SMITH, George Robert (1793-1869), of Woodside Cottage, Croydon, Surr.
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Family and Educationb. 2 May 1793, 1st s. of George Smith* and Frances Mary, da. of Sir John Parker Mosley, 1st bt., of Ancoats, Lancs. and Rolleston, Staffs. educ. Eton c.1808. m. 4 May 1818, Jane, da. of John Maberly*, 2s. suc. fa. 1836. d. 23 Feb. 1869.
Sheriff, Surr. 1852-3
Treas. E. and W. India Dock Co. 1842-65.
Smith was one of six members of his family returned at the general election of 1831, when he succeeded to his father’s seat for the pocket borough of Midhurst. Like most of his relatives he supported Lord Grey’s ministry, though he did not join Brooks’s Club until 1840. He divided for the second reading of the reintroduced reform bill, 6 July, and steadily for its details, its passage, 21 Sept., the second reading of the Scottish bill, 23 Sept., and Lord Ebrington’s confidence motion, 10 Oct. 1831. He voted for the second reading of the revised reform bill, 17 Dec. 1831, and for its details. Most sources agree that it was he who rose with ‘considerable diffidence’, 23 Feb. 1832, to defend the transfer of Midhurst from schedule A to B. He accepted that the existence of nomination boroughs was ‘against the letter and the spirit of the constitution’, but maintained that the extended franchise would ‘completely and irrevocably destroy’ his family’s interest at Midhurst and make it ‘as independent as any borough in the country’. He divided for the bill’s third reading, 22 Mar., Ebrington’s motion for an address asking the king to appoint only ministers committed to carrying an unimpaired measure, 10 May, and the second reading of the Irish bill, 25 May. He voted with government on the Russian-Dutch loan, 26 Jan., 12 July, relations with Portugal, 9 Feb., and the navy civil departments bill, 6 Apr. 1832.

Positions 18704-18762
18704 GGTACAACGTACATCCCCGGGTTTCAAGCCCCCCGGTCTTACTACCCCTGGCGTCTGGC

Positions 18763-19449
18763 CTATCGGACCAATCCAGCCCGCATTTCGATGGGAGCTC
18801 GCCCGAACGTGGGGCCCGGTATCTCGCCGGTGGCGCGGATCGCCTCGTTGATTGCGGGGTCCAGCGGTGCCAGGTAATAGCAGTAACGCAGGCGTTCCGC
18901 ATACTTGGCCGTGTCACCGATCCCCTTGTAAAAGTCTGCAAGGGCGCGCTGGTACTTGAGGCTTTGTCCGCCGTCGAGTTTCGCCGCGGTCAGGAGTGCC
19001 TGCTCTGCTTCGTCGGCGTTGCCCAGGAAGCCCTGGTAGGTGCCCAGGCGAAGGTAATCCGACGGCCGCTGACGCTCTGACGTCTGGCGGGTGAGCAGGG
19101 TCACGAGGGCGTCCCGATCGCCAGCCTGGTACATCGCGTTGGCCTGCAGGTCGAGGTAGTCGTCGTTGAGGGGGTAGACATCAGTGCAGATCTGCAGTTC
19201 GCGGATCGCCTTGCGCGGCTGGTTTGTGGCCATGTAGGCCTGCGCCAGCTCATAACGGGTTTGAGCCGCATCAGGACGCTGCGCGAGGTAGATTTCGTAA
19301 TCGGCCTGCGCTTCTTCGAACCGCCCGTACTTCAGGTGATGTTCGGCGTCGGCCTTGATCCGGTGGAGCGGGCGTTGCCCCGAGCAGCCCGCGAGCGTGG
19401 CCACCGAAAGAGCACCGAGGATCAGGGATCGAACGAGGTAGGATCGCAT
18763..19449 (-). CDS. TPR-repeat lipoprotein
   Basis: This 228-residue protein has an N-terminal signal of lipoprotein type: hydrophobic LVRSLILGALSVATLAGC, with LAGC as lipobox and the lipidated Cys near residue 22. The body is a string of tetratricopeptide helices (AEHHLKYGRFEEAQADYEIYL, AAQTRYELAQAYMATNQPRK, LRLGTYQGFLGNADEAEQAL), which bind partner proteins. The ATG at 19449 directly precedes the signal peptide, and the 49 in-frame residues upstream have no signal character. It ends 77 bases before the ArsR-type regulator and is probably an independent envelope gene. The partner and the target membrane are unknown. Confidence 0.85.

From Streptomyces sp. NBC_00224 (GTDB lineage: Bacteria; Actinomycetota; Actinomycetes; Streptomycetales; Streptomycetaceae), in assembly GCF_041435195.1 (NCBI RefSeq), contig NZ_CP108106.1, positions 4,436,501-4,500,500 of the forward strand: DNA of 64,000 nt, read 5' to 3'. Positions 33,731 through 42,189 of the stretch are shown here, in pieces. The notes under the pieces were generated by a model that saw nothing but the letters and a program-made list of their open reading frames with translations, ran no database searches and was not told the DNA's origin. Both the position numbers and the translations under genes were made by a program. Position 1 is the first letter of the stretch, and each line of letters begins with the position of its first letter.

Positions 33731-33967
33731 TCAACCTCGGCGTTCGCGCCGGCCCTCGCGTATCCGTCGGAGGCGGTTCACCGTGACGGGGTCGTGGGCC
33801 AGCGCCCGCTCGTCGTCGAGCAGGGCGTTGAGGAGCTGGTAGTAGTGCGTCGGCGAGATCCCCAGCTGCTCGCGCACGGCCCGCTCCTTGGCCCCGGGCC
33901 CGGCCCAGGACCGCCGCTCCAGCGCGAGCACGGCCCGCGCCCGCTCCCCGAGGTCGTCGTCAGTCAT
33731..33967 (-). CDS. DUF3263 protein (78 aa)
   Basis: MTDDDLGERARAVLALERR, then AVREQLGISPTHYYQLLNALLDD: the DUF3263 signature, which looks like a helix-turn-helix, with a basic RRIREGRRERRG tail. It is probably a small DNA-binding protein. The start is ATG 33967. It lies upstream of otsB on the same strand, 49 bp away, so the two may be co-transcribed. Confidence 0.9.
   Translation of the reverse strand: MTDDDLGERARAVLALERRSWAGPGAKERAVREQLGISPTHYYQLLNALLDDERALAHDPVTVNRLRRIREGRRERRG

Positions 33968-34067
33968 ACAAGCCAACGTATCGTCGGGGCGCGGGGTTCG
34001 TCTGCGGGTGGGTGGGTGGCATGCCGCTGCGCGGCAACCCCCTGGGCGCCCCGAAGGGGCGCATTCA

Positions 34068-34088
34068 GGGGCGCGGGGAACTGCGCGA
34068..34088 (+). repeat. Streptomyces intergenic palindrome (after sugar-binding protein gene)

The sacrifice of most of his family’s borough interests to the cause of reform left Smith without a seat at the general election of 1832. He inherited the Selsdon Park estate in Surrey from his father in 1836.1 The following year he unsuccessfully contested Buckinghamshire, declaring that he was ‘still strongly and sincerely attached’ to ‘liberal’ principles. In 1838 the succession to the peerage of his cousin, Robert John Smith*, created a vacancy for him at Chipping Wycombe, but his second stint in the Commons ended in 1841, apparently owing to political differences with his increasingly conservative cousin.2 He was a director of his family’s banking concern at Derby for six years from 1837, and was admitted to the board of their London firm in 1850. He died in February 1869, when a fellow banker and lifelong friend, Samuel Jones Loyd*, Lord Overstone, paid tribute to his ‘gentle and amiable character’.3